Jurisprudence has laid out factors for the courts to consider.8 Additionally, the same has been incorporated in our Rules of Procedure for Intellectual Property Rights. However, these factors are not always relevant.9 There are cases where only some of the factors listed are applicable in the determination of likelihood of confusion.

Under the Rules of Procedure for Intellectual Property Rights Cases, this non-exclusive list of factors was provided as a guide:

1. the strength of plaintiffs mark;
2. the degree of similarity between the plaintiffs and the defendant's marks;
3. the proximity of the products or services;
4. the likelihood that the plaintiff will bridge the gap;
5. evidence of actual confusion;
6. the defendant's good faith in adopting the mark;
7. the quality of defendant's product or service; and/or
8. the sophistication of the buyers.10

Interestingly, Mr. Barton Beebe conducted a study on different US Circuit Court decisions. He claims that there are limited core factors which determine a finding of a likelihood of confusion. He further discusses that in trademark infringement cases, the most influential factor in determining likelihood of confusion is still the similarity of the marks.11 Meanwhile, the defendant’s intent is only influential when it favors likelihood of confusion. On the other hand, proximity or relatedness of the goods factor is influential only when it disfavors a likelihood of confusion.12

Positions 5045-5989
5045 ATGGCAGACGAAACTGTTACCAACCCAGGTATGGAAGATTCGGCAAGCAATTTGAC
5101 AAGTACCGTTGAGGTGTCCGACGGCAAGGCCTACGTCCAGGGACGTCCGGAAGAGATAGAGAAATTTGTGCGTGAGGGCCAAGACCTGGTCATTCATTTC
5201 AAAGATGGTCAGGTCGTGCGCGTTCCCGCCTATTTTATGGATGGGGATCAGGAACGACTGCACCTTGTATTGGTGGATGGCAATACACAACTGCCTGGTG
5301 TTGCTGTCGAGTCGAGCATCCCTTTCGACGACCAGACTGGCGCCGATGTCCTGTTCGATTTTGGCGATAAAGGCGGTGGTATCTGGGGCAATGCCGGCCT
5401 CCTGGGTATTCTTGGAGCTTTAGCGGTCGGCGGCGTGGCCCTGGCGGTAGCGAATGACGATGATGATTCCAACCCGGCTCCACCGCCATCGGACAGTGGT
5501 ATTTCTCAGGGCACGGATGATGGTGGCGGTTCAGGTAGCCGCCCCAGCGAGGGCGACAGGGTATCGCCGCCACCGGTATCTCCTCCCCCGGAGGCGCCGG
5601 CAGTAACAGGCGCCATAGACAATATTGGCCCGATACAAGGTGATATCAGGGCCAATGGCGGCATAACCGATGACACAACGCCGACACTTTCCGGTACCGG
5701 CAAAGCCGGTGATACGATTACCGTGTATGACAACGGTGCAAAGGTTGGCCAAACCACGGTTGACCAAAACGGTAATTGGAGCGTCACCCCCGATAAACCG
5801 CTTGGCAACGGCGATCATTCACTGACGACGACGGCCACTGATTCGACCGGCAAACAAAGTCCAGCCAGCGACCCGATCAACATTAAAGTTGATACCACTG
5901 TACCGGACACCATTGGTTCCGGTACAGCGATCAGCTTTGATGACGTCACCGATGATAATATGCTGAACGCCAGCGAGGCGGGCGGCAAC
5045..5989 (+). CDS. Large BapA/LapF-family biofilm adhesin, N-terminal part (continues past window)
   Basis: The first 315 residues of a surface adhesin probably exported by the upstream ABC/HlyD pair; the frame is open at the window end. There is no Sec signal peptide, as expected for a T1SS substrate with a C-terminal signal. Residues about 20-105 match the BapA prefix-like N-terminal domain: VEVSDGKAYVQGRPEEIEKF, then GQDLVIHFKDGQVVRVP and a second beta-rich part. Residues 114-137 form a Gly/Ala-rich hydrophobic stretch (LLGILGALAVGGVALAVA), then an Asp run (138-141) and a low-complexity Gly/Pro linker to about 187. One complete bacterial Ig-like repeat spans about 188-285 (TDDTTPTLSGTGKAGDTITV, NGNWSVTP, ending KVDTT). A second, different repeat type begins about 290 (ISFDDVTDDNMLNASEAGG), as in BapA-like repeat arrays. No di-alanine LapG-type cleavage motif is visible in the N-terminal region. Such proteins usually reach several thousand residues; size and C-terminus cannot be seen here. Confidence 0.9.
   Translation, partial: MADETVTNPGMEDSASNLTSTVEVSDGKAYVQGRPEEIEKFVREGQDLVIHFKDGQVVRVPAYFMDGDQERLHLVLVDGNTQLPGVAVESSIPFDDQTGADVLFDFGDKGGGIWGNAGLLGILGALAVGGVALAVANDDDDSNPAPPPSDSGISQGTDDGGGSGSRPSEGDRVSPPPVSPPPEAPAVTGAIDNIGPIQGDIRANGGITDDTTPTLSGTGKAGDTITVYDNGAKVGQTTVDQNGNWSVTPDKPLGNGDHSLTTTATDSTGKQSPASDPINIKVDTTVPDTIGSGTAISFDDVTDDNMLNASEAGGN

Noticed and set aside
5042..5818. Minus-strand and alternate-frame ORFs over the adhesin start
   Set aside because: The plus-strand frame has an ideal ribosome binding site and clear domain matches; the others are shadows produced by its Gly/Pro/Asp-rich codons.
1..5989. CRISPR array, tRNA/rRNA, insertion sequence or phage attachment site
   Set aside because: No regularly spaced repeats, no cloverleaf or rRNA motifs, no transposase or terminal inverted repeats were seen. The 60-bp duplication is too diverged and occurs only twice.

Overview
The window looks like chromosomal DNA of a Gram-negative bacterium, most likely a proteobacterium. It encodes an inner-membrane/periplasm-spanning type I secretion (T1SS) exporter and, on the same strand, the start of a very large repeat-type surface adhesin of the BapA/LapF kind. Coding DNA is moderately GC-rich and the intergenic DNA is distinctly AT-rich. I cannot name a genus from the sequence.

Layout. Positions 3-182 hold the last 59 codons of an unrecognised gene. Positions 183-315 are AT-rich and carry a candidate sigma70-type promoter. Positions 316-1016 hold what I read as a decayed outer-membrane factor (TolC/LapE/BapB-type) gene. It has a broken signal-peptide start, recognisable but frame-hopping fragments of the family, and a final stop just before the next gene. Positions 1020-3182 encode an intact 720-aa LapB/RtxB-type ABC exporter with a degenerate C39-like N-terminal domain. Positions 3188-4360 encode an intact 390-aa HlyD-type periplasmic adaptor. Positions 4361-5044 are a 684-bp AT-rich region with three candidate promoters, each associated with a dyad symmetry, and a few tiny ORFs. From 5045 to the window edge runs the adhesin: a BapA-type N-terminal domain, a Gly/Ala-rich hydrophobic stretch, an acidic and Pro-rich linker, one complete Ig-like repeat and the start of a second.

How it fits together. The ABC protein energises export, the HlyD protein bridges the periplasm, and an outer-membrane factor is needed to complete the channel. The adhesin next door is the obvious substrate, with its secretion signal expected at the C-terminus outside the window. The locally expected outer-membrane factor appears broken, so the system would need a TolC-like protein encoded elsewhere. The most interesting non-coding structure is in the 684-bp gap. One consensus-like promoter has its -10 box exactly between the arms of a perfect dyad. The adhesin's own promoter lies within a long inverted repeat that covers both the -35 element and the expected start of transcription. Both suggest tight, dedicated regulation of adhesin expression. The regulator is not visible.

Beebe further suggests that the use of a multi-factor test is an attempt to have a substitute for an empirical study.13 The use of at least 8 factors is too much for the courts to consider simultaneously; It would only result into stampeding14 of less significant factors.15 According to him, a new multi-factor test with only three or four factors would be ideal to provide an illustrative basis because there are factors which may also fall under proximity of the goods. In support of this, his survey showed that in 66% of the sampled cases, the similarity of advertising or marketing factor attained the same outcome as proximity of the goods.16 Likewise, 74% of the sampled cases discussing similarity of sales produced the same outcome as proximity of the goods.17